“Ease yourselves,” assured Oyed. “As it stands, I need to collect on a debt someone owes me. Someone I think you five are familiar with.”

“…Wait a minute, Dad’s always talked about a deal with someone,” muttered the last Manticore. “Was that you?”

“He’s been the master of your people’s ruler for a long time, in exchange for his soul.”

“He hasn’t been doing a good job of it,” remarked the first Manticore. “Someone’s tried to take his position one way or another.”

“Have they now?”

“How much is Dad’s soul worth to you?” asked the fourth Manticore. “I think we can be used as adequate…” His sentence was interrupted by an elephant’s trumpeting. “Oh no!”

“Steady yourselves,” assured Oyed. “Dr. Borg, now is a good time for observations.” The elephant arrived and went wild at the sight of the Manticores. They were at full strength again, so they took to the air. Two landed on the elephant’s back as the remaining three slashed at the elephant’s sides with their claws. The result…was unusual for a Manticore. The elephant trumpeted in pain! The Manticores on the elephant’s backside blinked, then the one nearest to the rear sunk his teeth into the elephant’s flesh. The one near the head readied his stinger, then plunged it right into the skull, flooding the elephant’s head with venom. The elephant thrashed around before the venom took effect. It collapsed and all its organs shut down. The Manticores blinked.

“Wh…what changed?” asked the first.

“I think it’s the veins,” answered the second.

“Wait a minute, weren’t we dead?” the third asked Oyed.

“You were,” answered the Titan, “but she brought you back to life as Revenants.” He pointed to Dr. Borg.

“And it looks like Revenant Manticores CAN kill an elephant where a mortal one cannot,” mused Dr. Borg. “I will have to study this in greater detail.”

“Revenants?” asked the last. “So, we’re undead?”

“Yes,” answered Oyed. “Now, what was your proposal concerning your abusive father?”

A silver-maned Manticore was cleaning himself lazily. He felt good about his life so far. His King and Queen were nothing more than puppet rulers and he was the one pulling the strings. His pride was digging into the scraps of the recent kill after he had the literal lion’s share. A female Manticore then approached him before bowing to him. “Yes?” he asked.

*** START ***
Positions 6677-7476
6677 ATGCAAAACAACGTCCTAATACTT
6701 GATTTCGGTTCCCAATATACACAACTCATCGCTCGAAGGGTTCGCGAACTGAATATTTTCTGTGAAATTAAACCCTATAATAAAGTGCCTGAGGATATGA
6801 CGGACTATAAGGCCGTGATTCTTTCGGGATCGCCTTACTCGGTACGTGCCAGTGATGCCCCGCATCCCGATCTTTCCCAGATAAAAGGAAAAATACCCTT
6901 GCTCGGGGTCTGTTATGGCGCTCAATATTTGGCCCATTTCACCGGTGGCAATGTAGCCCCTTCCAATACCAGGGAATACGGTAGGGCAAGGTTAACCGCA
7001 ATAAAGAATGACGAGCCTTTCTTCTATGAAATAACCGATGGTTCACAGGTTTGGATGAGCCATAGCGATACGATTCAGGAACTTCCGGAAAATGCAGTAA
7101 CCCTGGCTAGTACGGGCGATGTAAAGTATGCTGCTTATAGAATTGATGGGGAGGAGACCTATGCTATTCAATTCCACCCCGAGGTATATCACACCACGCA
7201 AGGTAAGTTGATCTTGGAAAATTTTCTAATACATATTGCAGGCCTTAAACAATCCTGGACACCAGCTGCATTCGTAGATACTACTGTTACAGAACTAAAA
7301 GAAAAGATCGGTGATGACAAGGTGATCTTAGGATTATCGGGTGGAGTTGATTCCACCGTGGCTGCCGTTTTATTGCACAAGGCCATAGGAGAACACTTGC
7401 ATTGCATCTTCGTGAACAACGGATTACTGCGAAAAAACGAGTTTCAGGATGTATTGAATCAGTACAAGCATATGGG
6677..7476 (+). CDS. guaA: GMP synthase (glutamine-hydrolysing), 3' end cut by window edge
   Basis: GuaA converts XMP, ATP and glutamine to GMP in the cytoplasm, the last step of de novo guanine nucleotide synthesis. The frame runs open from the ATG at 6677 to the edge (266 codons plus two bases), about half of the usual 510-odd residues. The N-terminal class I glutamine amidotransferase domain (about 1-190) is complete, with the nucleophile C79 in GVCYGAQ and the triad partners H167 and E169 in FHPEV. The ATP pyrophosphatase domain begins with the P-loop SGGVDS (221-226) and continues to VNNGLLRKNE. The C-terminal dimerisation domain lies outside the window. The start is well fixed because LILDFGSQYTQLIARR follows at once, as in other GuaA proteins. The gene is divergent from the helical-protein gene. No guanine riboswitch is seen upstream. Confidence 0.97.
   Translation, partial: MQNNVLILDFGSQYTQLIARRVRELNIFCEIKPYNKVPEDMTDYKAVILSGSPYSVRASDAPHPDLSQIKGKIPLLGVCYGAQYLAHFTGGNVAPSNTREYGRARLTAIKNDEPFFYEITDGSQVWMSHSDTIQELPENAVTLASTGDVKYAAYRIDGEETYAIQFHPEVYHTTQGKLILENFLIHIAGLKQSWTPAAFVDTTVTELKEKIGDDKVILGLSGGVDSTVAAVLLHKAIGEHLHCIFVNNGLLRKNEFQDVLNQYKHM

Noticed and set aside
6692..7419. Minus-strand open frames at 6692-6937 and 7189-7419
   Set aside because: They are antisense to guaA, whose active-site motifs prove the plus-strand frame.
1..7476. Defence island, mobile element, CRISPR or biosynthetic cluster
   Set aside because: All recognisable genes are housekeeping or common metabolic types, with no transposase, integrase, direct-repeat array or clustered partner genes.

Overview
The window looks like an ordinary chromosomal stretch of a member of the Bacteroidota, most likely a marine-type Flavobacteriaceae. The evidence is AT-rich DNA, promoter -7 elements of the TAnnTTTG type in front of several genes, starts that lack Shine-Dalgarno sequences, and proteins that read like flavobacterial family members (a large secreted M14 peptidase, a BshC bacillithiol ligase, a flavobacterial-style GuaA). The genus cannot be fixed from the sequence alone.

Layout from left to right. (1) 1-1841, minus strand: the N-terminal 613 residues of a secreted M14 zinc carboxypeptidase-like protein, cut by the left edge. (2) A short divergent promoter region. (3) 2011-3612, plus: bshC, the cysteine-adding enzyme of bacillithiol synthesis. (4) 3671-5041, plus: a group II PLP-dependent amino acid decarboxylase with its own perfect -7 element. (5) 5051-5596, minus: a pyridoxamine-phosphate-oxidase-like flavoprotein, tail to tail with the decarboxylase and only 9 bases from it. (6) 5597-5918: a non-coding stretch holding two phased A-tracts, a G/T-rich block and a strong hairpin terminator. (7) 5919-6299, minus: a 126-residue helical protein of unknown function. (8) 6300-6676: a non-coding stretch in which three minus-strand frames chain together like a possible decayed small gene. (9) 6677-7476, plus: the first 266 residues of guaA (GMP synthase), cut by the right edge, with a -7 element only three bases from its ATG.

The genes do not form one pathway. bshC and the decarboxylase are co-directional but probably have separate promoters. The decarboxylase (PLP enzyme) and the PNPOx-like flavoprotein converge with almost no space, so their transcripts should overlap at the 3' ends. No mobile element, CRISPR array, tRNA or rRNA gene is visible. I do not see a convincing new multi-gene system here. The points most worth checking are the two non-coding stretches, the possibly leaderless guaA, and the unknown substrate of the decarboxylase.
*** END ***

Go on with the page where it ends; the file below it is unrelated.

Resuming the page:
“Visitors have entered the Sanctum!” gulped the female. The male then fixed her with a stare.

“If it’s King Velkor, please get rid of him,” he grunted. “I’m far too busy with Overseer business.”

“It’s not a Manticore!” replied the female. “It’s…It’s…!”

“Spit it out!”

“It’s your master!” boomed a voice. Realm Trinity soldiers then sprang from the shadows and leapt onto the Manticores, beating them back with the Revenants having more success.

“WHO DARES?!” roared the male.

“I dare,” answered the voice as its owner, Oyed, stepped from the shadows. “Overseer Toonsar, how fares the kingdom?” The male, Toonsar, then recognized the face and was seized by fear.

“Lord Oyed!” he squeaked. The five Manticore Revenants then stepped out from behind Oyed.

“Don’t forget us, Dad!” snarled the first. “Or have you already forgotten that you sent us and our platoon to die at an elephant’s feet before Lord Oyed’s Lieutenant resurrected us with greater power, power that KILLED the elephant!”

“Enough!” boomed Oyed. He turned to Toonsar. “You have a debt to pay!” He advanced on the terrified Manticore. “You’ve been pulling Velkor’s strings during the entire time of hiding! THAT was our agreement! Your soul is mine now!”

“Technically, I was pulling the strings for only half that time,” gulped Toonsar, “then I was viciously mutinied upon until I regained my status just recently.”

“Then you were a poor Overseer, but an Overseer nonetheless! Have you not introduced yourself all these years as Overseer Toonsar Lortem?!” The Realm Trinity Empire laughed.

“Look, you have my payment. You have it five times over. Our original price was one soul to serve you and you’ve got five.”

“One soul is not equal to another, much less five!”

“Ah HA! So, we’ve established that my proposal is sound in principle. Now, we’re just haggling over price.”

“…Price?” Toonsar thought he had him.

“How many souls do you think mine is worth?” Oyed appeared to be calculating just how many.

“…One hundred twenty souls,” he finally answered. “You must present forty to me each day.”

“So, 120 in three days?” asked Toonsar.

“That’s the general idea.”

“Splendid.” Toonsar turned to his sons. “Boys, Daddy has a…” The fourth son swatted his father in the face, leaving claw marks around the left eye.

“I keep your sons,” declared Oyed. “A good-faith payment. That leaves only thirty-five for today.”

“Have you not met my sons? They’re noble, heroic for our cause, terrific singers, worth at least four souls each. …Maybe three and a half.” Oyed gave a look of consideration.